The story of the outer worlds consists of humans leaving our solar system and forming colonies in the Helsion system. Time has passed, and you, the unnamed main character, are in cryosleep. A scientist wakes you up, and you find out that people arrived at Helsion years ago. The board left your ship of colonists in cryo adrift. He Unthaws you from cryo and sends you on a path to try and save the other colonists. While exploring multiple planets, you meet many companions. These companions can give you different buffs in combat as well as provide short but unique side missions. These side missions further the character of that companion and link somewhat into their backstory. Each companion can chime in during conversation throughout the story, weighing in with their unique morals and outlooks on the situations. When you explore areas, sometimes your companion will have things to say about the area you explore. You can take up to 2 companions with you, and they do impact the story and flow of conversations depending on who you choose.
During the story, the early game is fun, but you are left with a choice. You’re presented with the town of Edgewater and a band of people who left to form their community. Edgewater is owned by spacers choice, and are employed by them thus are frowned upon to leave the village. The head of the village needs them back at their posts. He asks you to go to this abandoned power plant and redirect their power to Edgewater. You can go and do this straight away or go talk to the people who left the city. You soon find out that the big corporations pretty much have people working for them for life. This means they’re not always treated fairly, for example, medical supplies are distributed only if your meeting company quotas or following company policies. The leader of the people who left started this movement because of an accident in the canary that caused her son to get killed. After the company didn’t do anything to help out, she grew distant and ended up leaving. She ends up wanting you to redirect the power to them and shut down Edgewater. A bit of background information the reason you end up stumbling on this quest is you need a part for your ship. Either path gets you this part, but you’re faced with a moral choice: do you help the corporations? Or help the people that abandoned the town? Your companion that you have by this point has her stance on the situation, but it’s up to the player to make the choice. Choices like this, are peppered throughout the game. Some choices have lasting effects while some inside missions don’t. It just makes the world feel alive and engaging when confronted with these options. At the end of the game, a lot of the choices you make are mentioned and how they impact the Helsion system. The state of the area can be completely different, either for the better or worse. It is a game with a definite ending, though if you have other missions you want to do, you will have to reload an old save to pursue them.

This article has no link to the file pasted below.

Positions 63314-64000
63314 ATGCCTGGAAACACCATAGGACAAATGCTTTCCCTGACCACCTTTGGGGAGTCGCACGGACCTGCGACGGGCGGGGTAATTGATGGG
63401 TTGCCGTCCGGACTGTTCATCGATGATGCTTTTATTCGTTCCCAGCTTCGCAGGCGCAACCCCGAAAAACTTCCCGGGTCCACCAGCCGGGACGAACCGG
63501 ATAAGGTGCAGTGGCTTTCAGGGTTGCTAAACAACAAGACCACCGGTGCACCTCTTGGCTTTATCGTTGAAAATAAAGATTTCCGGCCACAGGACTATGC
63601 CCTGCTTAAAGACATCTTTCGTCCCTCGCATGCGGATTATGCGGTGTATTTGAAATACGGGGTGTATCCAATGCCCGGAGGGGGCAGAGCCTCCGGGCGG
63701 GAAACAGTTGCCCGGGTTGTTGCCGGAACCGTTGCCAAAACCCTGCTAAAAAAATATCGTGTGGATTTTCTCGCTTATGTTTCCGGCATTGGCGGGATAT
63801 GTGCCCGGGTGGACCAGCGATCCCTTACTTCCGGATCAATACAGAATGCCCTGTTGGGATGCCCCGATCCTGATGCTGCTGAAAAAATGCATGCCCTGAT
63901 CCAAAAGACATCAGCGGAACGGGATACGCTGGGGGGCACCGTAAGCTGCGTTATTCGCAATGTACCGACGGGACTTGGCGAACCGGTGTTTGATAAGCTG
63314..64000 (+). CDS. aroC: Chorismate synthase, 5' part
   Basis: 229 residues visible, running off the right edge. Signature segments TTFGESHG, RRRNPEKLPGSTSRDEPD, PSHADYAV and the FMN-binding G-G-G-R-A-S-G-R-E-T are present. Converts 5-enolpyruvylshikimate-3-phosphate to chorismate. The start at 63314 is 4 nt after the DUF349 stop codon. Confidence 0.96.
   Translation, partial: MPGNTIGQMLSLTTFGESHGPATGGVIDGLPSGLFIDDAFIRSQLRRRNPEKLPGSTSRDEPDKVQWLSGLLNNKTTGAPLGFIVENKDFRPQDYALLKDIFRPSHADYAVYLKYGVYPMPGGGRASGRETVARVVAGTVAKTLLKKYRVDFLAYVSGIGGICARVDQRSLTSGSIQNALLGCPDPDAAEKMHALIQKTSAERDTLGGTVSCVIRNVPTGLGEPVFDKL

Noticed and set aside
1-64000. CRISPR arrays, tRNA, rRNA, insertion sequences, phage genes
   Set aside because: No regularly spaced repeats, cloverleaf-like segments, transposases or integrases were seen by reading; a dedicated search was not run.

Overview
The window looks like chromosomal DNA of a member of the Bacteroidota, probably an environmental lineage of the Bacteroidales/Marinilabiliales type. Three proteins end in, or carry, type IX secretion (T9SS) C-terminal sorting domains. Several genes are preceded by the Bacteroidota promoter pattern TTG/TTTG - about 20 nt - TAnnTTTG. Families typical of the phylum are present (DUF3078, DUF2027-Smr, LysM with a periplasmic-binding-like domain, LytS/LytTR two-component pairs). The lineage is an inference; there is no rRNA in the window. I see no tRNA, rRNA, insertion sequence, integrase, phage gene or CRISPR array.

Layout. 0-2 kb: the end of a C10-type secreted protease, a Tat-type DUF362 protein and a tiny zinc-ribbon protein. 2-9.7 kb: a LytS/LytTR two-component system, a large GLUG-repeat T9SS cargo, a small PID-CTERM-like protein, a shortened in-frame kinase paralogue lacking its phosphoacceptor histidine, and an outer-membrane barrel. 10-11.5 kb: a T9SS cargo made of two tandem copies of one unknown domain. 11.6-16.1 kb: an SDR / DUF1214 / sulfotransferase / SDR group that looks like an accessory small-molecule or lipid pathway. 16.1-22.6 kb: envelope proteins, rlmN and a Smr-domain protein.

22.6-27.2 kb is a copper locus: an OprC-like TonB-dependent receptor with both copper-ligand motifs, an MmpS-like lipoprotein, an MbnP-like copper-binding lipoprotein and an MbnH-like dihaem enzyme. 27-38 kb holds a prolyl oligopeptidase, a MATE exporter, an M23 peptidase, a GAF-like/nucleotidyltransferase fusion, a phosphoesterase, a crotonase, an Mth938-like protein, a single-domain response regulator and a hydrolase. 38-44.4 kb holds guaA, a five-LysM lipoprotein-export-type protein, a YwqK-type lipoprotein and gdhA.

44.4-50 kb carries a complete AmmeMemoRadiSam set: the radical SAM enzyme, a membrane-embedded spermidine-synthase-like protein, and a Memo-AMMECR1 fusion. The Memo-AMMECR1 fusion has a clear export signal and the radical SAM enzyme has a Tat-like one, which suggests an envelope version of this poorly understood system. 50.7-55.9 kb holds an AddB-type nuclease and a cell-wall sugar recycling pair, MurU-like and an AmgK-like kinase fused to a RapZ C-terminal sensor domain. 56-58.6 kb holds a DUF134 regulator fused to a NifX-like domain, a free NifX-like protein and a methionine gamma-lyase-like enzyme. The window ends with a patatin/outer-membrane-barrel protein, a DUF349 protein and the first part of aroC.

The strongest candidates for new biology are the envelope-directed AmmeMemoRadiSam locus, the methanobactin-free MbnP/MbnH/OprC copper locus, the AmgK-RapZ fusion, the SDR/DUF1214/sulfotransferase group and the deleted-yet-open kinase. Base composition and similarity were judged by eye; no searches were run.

Performance on PC is acceptable, the minimum requirements are definitely on point. I played the game on two different PCs. An RX 550 and Ryzen 2400g, with a Xeon with GTX 1080 both systems, ran the game at a playable frame rate and an enjoyable experience. Graphics settings consist of plenty of options for the quality with resizable text audio narrated menus and a full controller and keyboard and mouse button remapping.
If you like a semi open-world game with an awesome story and decent combat, The outer worlds are for you. With the leveling, character building, and choices multiple playthroughs will feel different. The game is a bit short but engaging. Reports of the game’s length are around 30 hours. If you take your time though you do get to meet some awesome people, and have some pretty awesome interactions. The game isn’t perfect, but it’s a fun time that draws inspiration from many open-world RPGs of old. It’s definitely worth the asking price of $59.99 on steam and Epic.
- Choice and consequence
- Interesting characters
- Tons of quests and side quests
- Lots of settings to customize your game performance and preferences.
- Short length
- Empty worlds and towns
Blindpcguy gives The Outer Worlds a Drastic Measure score of 8.0 out of 10.0 (80).